Unfit for purpose? No way!
The doll's name is long forgotten, even by its owner, but I clearly recall the ache in my ribs from laughing, as I write this almost forty years later. Perhaps some tool had slipped, perhaps I had over-tightened a screw, perhaps it was something I should have done differently but the outcome will go down in the annals of our family history.
The doll was quite a novelty. She talked; and when she did she spoke quite clearly. This was years before the era of miniature electronic speech implants that are now commonplace in many toys.
A string with a knob on the end dangled from the doll's back which, when pulled and released, randomly initiated a typical toddler expression such as "I want a drink of water," "Please put me to bed," "Kiss me goodnight" and a few others in similar vein. Our daughter made good use of the talking feature and was always glad of an opportunity to show off her doll's verbal expertise.
Came the sad day when a tearful little girl appeared with a silent doll in one hand and the mechanism's activating string in the other. She approached me, her technically orientated Dad, fixer of everything. I confidently gave comforting assurance that it would be quite a simple matter to restore the doll to her former verbosity and thus produced a hopeful smile on that tear-stained face.
There followed an exploratory examination of the doll necessitating the use of scissors on clothing and other indignities that eventually exposed a clever sound reproduction device. It operated on Edison's mechanical principle using a tiny plastic disk with several short mechanical sound-tracks recorded on it. A stylus and diaphragm reproduced the child-like voice as the disc revolved. The disk was driven by a speed-controlled clockwork motor, wound by pulling the string. On release, it activated the mechanism. My technical experience and understanding of such basic principles would clearly be of benefit in the circumstances and my daughter would soon hear the the familiar accent of her doll's voice once again. Simple!
Kitchen table cleared for doll-surgery, tools laid out, (most of which I knew I would not need but I had a most impressive-looking tool-box in those days and it made a good impression), temporary lighting was set up, a magnifying glass ready for use and with my daughter's anxious and challenging eyes staring from the opposite side of the table, the operation commenced.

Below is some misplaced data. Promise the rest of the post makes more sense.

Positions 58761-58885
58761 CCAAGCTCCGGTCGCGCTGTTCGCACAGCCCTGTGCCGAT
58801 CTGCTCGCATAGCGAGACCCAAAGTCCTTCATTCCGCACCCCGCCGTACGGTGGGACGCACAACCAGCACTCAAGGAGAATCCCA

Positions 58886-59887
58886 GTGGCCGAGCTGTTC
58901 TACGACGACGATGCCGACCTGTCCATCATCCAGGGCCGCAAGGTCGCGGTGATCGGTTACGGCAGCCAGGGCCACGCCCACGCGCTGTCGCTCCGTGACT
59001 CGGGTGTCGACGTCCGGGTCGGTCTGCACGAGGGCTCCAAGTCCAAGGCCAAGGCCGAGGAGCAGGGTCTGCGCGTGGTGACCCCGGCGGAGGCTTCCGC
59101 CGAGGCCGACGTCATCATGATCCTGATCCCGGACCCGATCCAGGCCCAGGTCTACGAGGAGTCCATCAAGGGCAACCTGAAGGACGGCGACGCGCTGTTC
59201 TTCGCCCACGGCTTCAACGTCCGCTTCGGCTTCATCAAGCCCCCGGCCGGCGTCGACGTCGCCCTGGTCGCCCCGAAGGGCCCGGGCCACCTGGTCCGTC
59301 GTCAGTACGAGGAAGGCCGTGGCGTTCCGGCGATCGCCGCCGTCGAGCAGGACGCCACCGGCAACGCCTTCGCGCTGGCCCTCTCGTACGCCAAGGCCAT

Dismantling the mechanism appeared straightforward – at first. Things became a little tricky when I attempted to attach the winding cord. More in-depth dismantling of the intricate mechanism was needed. The watching eyes became increasingly anxious, perhaps justifiably, as the critical reassembly steps commenced. Eventually I uttered a triumphal, "DONE! Now test it."
The six-year-old looked doubtful but she gingerly reached for the cord, prepared to test her beloved doll's vocabulary. Watched by both parents and two brothers she slowly pulled the cord and paused for dramatic effect before releasing it...
From the doll came a ponderous, very deep, male, (very male), voice worthy of an XX certificate, that requested:
"Please put me to bed."
The audience exploded with helpless laughter. Somewhat bemused initially, then upset, the doll's owner quickly succeeded in sobbing and laughing simultaneously. Then she pulled the cord again and released it. In a tone that would have made the toughest Chicago gangster sound genteel by comparison, the slow voice growled threateningly:
"I want a drink of water."
We shrieked and doubled up in uncontrollable paroxysms of mirth, eyes streaming. Through my tears I saw a new, mischievous glint in my daughter's eye as she reached once more for the doll's cord and pulled.
"Kiss me goodnight" said the eloquent doll in a deep, sexy tone worthy of an XXX certificate and a red light above the door.
My offer to undo the damage was voted down by everyone, including our daughter. That night and for weeks afterwards members of the household could be caught stifling a snigger every time a deep, inappropriate voice could be heard coming from her bedroom.
During the days that followed the operation the doll was taken to visit our neighbors in order to demonstrate the result of my attempted repairs. They all laughed as expected and I felt that they looked at me in an odd way whenever we met thereafter. If life became dull in our house the doll's cord would be pulled and we would all be laughing again. I remember hoping we wouldn't be obliged to attend any funerals. Choking down suppressed laughter on such solemn occasions is rarely successful and is prone to being misconstrued. The possibility was a source of worry as the sound of any low-pitched male voice could easily trigger a memory of that doll's demanding voice, three octaves below normal:
"Where's my potty?"